Brampton Beast Fold Due To Looming Uncertainty Of COVID-19 Pandemic

After seven years playing in Brampton, the Beast announced last week that they’re the latest casualty of COVID-19.

It may have not been the biggest team in the ECHL, it may have not been the best, but it was there to serve its community in a unique and enjoyable way. It was placed in a challenging market, where the ECHL was relatively unknown compared to other teams that fill the same GTA market.

The OHL, AHL, NWHL and even the NHL were only an arms-length away from the Beast. Cary Kaplan was the president and general manager of the team for all seven years that the franchise existed for. To anyone who at least attended one game of the Beast, they would see how Kaplan emphasized making sure the fans had a pleasant experience.

Josh Kim/Brampton Beast

“Hockey is number two in the roles of importance. It is very important do not get me wrong, but our community satisfaction was the number one goal for our team,” Kaplan said.

The team’s short, but strong tenure in the CAA Centre started in 2013 in the Central Hockey League (CHL). After one season, the league shut down and the remaining teams moved to the ECHL. “The move was great for us because we were playing teams that are closer to Brampton and more teams as well,” he said. Teams that used to be in the CHL include the Wichita Thunder, Rapid City Rush, Tulsa Oilers and many more.

Kaplan said that the organization struggled for the first three years on the ice. He believes the mistake that they made was looking at stats and on-ice ability too much and didn’t consider if the players meshed well together. However, in their last four years, when the hockey club changed their philosophy, they only missed the playoffs once and were about to make last year’s playoffs before the pandemic ended the season.

Brampton Beast/ECHL

The team was also affiliated with the Montreal Canadiens, and later on, with the Ottawa Senators. They were affiliated with the Tampa Bay Lightning for one year, but the connection wasn’t as strong as their Canadian affiliates.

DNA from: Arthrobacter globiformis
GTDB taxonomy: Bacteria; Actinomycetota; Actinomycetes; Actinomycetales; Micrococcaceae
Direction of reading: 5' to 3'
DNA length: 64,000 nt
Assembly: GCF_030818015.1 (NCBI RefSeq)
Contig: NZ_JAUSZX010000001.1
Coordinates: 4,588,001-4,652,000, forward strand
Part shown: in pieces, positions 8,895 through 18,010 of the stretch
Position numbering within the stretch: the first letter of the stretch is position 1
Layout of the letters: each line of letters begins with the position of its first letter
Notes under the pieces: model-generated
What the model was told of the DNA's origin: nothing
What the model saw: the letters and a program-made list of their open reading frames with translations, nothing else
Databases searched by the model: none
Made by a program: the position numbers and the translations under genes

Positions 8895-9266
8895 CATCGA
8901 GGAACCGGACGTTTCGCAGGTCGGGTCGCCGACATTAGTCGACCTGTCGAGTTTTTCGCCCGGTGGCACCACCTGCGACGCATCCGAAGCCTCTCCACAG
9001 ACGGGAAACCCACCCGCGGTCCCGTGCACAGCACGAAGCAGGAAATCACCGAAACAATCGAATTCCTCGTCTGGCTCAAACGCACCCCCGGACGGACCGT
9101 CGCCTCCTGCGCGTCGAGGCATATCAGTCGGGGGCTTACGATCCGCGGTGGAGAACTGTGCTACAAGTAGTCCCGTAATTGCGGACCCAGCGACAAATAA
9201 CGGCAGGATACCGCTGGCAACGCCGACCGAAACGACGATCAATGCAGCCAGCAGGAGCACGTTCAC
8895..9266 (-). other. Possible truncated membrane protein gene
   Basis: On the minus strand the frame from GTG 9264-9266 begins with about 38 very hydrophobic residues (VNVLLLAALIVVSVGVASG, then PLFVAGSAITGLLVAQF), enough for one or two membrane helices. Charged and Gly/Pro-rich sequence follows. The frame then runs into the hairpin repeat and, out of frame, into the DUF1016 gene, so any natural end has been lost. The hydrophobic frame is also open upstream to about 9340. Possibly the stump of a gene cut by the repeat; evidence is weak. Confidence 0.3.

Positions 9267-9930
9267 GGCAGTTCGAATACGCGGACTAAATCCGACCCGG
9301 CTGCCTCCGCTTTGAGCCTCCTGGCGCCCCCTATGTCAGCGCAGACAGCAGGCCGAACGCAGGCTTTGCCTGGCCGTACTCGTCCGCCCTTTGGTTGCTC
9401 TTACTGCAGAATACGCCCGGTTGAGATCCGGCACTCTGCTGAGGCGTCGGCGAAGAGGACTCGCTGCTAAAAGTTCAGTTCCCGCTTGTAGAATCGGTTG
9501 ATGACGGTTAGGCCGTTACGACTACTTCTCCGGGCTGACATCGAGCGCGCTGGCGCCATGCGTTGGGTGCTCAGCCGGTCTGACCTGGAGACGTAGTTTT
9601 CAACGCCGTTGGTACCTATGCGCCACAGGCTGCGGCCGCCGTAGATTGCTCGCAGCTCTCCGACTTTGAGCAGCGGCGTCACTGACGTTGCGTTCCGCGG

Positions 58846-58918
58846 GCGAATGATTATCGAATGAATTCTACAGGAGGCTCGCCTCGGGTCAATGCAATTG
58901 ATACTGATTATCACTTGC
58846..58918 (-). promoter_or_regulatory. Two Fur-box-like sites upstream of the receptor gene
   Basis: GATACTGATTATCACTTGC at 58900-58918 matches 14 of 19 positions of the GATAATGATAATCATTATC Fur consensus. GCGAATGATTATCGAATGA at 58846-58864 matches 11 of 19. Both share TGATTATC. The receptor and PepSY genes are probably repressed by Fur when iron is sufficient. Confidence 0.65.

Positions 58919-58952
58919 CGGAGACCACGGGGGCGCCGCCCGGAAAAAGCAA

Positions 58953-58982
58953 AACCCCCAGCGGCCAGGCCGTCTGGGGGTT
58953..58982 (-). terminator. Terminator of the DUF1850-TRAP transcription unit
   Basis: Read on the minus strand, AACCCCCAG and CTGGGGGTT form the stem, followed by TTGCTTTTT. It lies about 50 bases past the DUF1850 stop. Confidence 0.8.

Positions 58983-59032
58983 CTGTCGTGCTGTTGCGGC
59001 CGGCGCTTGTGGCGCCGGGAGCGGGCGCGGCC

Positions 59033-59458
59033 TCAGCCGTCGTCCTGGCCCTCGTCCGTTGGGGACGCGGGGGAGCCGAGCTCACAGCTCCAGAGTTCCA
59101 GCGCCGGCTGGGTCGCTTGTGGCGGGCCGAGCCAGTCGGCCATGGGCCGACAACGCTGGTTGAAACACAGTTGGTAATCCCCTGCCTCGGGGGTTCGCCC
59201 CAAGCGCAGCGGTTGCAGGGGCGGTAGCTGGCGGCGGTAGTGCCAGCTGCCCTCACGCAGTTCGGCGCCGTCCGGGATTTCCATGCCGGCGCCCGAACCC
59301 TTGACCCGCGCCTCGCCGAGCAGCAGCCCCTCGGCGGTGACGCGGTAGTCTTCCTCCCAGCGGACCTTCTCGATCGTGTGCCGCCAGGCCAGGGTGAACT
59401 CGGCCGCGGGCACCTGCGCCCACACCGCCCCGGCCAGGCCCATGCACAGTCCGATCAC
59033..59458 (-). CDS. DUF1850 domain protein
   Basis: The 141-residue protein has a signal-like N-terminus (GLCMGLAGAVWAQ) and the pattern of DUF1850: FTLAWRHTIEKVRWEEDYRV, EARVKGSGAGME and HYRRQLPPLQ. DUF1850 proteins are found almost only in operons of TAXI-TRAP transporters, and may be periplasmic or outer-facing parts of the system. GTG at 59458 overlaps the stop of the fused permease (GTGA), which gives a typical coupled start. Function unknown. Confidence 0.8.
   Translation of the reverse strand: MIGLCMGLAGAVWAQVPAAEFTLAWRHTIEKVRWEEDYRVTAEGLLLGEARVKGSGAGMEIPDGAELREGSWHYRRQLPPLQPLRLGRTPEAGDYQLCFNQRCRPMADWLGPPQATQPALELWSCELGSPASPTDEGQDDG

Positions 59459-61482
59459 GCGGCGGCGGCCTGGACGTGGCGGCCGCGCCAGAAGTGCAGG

“Both affiliations brought something different for our team,” Kaplan said. “Montreal gave us goalies and some new players that weren’t on the Beast long but needed to be adjusted to a level of play. The Senators really believed in our level of play. They would send players they knew were going to make it into the NHL or AHL.”

Because of COVID-19, the city of Brampton lost their only pro hockey team. Although it may not be known now, getting another professional hockey team might be easier than people think. Kaplan believes that an empty venue like the CAA Centre and a market so close to Toronto will attract another league or even the ECHL again in the future.

Brampton Beast/ECHL

“We didn’t fold because of money problems,” Kaplan said. “Our attendance although not the biggest was great for our franchise. We folded because of the uncertainty of when we would be able to play again and that could have been two full seasons without a season.”

As of right now, the team only has an Ontario Junior Hockey League team as their next biggest attraction in hockey. The OJHL’s Brampton Admirals aren’t talked about as much as the Beast and didn’t attract much attention with less than a thousand in capacity per game.

But in a market so close to Toronto, a lot of factors are indicating that there’s some sort of a light of the end of a dark tunnel.

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